In this new four-part series of articles, we’re going to look at the steps you can take in your own business today to build a sales force that can help you steadily grow your presence in the marketplace in the years ahead.
To keep things simple and easy to read, the seven points we are going to cover are clustered under four themes: data, people, landscape and planning. For each theme, I’ll share an example to illustrate how to implement to get results. So let’s get started!
Make the best decisions based on data
There is a difference between decisions based on what you feel is true and what you know is true: reliable data is your proof point.
A gut feeling can be influenced by many outside factors, and it’s governed by feelings that can be as changeable as the weather. Data, on the other hand, gives you solid evidence as information, and it’s up to you to decide how to turn that into meaningful knowledge.
Despite this, far too many sales leaders and business owners let themselves be swayed by emotions or anecdotal information when making important decisions on territory maps, compensation plans and hiring requirements. Too often, they treat data as a secondary tool to justify their feelings rather than the other way around.
Data is objective. It gives you definitive answers about your business. For instance, where are your customers located? Data will pinpoint the answer, and sometimes-in ways that can surprise you.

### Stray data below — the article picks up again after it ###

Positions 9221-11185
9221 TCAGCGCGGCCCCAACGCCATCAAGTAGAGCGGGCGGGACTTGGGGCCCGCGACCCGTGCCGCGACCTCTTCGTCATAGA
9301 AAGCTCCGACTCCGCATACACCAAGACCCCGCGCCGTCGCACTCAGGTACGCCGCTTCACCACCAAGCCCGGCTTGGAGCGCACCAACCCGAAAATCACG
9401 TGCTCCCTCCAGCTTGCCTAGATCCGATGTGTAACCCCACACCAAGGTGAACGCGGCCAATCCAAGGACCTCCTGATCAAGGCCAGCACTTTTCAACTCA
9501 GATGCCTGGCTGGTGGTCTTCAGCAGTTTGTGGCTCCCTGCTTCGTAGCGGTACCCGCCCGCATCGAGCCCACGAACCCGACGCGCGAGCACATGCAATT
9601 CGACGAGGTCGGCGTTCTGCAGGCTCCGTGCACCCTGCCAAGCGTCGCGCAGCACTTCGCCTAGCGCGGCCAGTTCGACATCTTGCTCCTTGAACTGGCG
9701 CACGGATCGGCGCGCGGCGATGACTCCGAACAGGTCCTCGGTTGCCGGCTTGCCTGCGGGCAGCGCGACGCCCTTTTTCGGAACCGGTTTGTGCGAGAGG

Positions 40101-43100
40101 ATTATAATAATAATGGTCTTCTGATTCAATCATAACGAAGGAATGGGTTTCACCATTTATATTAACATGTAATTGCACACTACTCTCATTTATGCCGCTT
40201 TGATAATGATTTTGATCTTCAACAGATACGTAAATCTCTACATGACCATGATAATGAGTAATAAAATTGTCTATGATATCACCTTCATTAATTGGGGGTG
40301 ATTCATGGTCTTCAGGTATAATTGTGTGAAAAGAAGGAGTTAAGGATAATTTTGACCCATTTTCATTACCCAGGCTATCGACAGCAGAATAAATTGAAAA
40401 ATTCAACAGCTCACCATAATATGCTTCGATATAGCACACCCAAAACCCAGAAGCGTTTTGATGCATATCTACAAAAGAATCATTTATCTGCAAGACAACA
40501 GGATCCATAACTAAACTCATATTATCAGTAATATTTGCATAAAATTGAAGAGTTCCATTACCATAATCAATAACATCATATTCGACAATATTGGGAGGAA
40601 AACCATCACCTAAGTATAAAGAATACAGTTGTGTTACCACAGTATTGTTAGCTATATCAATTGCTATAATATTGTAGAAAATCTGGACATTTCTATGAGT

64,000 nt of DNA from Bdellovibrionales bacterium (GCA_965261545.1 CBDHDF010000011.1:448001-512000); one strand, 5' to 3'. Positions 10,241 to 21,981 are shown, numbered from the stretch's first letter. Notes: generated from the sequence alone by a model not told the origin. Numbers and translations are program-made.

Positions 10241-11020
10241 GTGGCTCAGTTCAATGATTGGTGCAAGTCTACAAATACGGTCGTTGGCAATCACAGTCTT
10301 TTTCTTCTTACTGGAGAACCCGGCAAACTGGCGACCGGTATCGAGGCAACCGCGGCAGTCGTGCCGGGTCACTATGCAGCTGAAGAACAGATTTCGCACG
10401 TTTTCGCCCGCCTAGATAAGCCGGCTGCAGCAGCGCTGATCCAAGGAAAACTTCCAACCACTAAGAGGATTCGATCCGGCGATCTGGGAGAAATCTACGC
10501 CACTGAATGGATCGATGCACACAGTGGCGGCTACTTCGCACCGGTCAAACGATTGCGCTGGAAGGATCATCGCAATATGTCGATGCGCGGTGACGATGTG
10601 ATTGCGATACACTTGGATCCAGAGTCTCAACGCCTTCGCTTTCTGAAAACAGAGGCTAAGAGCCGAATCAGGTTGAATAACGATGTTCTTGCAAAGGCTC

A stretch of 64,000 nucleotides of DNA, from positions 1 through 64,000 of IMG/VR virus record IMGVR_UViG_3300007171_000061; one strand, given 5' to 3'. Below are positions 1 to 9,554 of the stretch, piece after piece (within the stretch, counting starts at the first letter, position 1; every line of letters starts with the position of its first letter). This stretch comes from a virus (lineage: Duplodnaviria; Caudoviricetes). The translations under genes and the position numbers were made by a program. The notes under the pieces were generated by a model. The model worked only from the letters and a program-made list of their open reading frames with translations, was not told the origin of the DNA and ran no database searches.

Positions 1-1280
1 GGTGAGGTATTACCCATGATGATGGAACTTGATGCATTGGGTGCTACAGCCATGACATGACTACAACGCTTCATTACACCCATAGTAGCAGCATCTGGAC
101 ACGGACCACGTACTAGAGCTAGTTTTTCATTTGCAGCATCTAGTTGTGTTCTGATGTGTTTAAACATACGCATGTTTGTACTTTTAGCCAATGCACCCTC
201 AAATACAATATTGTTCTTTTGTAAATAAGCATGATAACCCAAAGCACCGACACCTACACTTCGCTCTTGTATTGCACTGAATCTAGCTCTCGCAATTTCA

To illustrate: one day, I was speaking with a software client in Los Angeles about their sales-force building strategy. I asked them why they were planning on dividing up their sales territory into two halves: east and west. “Let’s have a look at the data,” I said. “What does it say about where your new leads are coming from? Is it really a 50-50 split along an east/west lines?” So together, we went digging.
It turned out that the client’s data showed a very different sales pattern than a simple east West divide. Had they gone ahead with their east/west plan, they would have had their sales team flying all over the country, overlooking the fact that a sizeable chuck of their new and existing business was coming from a cluster of locations that were all in one relatively close area in the Northern Central area of the United States around Illinois, Michigan and Minnesota!
Data can do more than tell you facts about your own business. It also can reveal important information about what’s going on with your competitors in the marketplace. A 2012 study by DemandGen shows that almost half (44%) of executives determine the impact of a solution through other adopters. They also found that nearly 95% of recent buyers said their choice was guided in part by those who “provided them with ample content to help navigate through each stage of the buying process.” Are you using data to help you make the right decisions about your sales approaches?
Data is your friend. In the forthcoming articles in this series, we’re going to look at how it can help shape the decisions you make in how you work with people, how you survey your sales landscape and how you plan ahead for the great success you’re going to have with your sales force.